Wearing comfortable clothing makes sense.  However, depending on how many flights you have, a change of clothing between flights is recommended to prevent cross-contamination and spreading any virus you may have touched. Travelers should have a separate bag to place any used clothing.

Snacks

On long-haul flights, unlike domestic flights, snacks are usually provided.  However, having your snacks prepared by your hand is highly recommended.  Not only will your snacks be prepared by you, but they will be of your preference and maybe a healthier option than what is provided by the airline.

Class of service

Many will say that all passengers arrive simultaneously, so the class of service does not matter.  If you’ve even had an opportunity to travel in premium cabins, you may beg to differ.  Traveling premium class is not all about fine dining and china. There’s something to be said for more legroom and being able to recline more than 4 inches on a long-haul flight.  Arriving at your destination tired but not worn out is the ultimate goal of premium class travel.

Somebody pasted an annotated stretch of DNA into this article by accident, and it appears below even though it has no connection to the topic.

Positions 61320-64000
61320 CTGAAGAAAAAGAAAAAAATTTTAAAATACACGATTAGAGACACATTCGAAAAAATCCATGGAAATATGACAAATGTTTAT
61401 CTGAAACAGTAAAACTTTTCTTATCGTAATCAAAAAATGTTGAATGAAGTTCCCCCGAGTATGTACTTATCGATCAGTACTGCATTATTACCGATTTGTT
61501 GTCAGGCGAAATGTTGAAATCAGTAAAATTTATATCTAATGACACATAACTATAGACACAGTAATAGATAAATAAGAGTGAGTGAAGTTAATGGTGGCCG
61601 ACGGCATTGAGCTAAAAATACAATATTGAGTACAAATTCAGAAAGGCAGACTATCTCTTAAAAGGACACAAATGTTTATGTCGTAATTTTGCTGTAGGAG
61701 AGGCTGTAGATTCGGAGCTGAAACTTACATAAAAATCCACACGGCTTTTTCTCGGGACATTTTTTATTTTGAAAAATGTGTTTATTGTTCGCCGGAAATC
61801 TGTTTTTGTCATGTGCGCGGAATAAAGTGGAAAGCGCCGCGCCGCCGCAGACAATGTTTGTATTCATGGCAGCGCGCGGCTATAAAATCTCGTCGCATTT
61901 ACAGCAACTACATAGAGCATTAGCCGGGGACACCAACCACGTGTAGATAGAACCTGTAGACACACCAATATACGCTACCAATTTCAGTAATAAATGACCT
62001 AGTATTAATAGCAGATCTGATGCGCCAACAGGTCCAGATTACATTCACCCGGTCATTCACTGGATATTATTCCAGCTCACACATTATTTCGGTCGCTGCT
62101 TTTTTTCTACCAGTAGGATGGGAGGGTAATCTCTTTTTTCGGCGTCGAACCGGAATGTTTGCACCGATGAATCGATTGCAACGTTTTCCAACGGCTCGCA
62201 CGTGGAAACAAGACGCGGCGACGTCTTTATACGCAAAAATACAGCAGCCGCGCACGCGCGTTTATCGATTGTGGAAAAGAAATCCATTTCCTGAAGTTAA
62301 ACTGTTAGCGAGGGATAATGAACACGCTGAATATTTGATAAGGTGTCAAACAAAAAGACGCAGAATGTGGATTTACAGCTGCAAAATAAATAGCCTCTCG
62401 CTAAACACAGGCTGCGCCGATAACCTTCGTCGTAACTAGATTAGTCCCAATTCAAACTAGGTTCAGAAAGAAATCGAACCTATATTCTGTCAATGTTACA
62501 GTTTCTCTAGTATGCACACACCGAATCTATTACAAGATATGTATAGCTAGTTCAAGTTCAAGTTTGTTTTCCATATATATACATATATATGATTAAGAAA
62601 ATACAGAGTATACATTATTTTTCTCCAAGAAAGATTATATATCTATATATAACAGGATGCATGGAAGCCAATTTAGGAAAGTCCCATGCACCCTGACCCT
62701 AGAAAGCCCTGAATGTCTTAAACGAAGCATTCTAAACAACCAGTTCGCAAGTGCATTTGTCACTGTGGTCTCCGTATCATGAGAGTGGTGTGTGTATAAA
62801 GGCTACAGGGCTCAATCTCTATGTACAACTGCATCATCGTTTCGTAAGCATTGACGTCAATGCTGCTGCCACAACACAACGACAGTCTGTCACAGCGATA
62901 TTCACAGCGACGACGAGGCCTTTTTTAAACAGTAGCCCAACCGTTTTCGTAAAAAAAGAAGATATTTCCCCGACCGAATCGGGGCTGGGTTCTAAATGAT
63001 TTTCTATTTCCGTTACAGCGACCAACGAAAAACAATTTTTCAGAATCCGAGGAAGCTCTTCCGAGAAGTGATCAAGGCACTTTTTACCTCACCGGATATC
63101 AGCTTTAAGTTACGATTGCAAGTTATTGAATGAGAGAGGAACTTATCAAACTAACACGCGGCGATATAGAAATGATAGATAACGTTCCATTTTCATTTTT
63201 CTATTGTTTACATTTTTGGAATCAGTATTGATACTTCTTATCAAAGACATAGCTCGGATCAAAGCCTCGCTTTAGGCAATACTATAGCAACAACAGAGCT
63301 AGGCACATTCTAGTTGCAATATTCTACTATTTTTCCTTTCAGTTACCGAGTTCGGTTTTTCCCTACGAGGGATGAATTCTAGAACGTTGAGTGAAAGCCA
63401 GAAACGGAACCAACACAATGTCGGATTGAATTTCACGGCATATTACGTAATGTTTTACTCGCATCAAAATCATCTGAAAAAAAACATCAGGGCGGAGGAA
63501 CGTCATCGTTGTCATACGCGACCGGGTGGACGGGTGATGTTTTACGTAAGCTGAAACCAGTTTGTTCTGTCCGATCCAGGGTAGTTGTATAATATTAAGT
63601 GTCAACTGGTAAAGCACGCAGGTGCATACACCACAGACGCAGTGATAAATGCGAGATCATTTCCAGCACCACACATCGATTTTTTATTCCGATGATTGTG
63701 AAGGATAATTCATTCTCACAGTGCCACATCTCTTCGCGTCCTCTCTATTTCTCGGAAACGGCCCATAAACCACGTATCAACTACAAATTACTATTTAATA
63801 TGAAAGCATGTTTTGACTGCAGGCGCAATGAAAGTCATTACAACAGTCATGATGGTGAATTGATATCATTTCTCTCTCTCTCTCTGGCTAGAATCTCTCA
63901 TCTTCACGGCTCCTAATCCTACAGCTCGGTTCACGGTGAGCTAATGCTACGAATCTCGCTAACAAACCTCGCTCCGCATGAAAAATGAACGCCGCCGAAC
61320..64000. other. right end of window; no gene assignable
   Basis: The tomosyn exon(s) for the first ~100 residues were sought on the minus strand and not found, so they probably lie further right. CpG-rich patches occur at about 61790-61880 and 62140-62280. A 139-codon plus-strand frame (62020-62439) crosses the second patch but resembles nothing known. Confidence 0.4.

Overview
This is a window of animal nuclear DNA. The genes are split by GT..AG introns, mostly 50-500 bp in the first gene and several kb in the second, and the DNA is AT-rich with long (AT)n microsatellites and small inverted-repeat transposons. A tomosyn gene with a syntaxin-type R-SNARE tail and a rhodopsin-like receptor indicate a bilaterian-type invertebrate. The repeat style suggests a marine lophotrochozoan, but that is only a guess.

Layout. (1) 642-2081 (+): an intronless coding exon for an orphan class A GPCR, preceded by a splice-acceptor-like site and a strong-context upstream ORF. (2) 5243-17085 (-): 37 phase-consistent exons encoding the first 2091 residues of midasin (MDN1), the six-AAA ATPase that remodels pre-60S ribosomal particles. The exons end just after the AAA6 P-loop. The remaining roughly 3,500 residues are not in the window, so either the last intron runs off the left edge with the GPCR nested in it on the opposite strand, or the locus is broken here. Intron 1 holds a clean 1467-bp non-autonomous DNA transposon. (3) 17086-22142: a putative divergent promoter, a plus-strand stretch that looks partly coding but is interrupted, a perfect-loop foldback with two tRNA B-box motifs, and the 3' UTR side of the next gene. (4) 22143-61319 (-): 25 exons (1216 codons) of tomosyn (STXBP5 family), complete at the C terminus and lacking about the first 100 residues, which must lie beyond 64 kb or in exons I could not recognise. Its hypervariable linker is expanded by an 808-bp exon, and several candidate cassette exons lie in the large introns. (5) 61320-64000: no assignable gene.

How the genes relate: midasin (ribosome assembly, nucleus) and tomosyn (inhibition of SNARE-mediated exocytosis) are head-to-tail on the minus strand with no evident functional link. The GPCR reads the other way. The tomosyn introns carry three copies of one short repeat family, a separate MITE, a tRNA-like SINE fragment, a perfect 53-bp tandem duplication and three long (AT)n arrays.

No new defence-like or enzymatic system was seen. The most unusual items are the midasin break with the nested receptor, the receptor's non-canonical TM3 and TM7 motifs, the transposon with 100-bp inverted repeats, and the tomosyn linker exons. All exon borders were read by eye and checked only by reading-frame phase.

What’s in an airplane seat?

What’s in an airplane seat?

Consideration should be made in choosing your seat on an airplane, especially over long distances.  Frequent travelers usually have a preference noted in their flight record and know to get to the airport early to request a change if their choice is not available.  Here are a few ideas on seat preference so you can make a more educated choice the next time you fly.

Middle seat

The middle seat is usually considered the worst seat.  Inevitably, there is a struggle for an available armrest, and you are stuck tucking your elbows close for the entire flight.  However, there are some benefits to the middle seat.  If you have a close connection, choosing a middle seat closer to the front of the aircraft allows you to deplane faster than another choice further back on the airplane.  Additionally, choosing a middle seat makes it more likely that someone else will choose another row rather than be next to you.  In many cases, you might end up with the entire row to yourself or at least have a seat next to you open. There’s no guarantee, but if you have no choice.

Bulkhead seat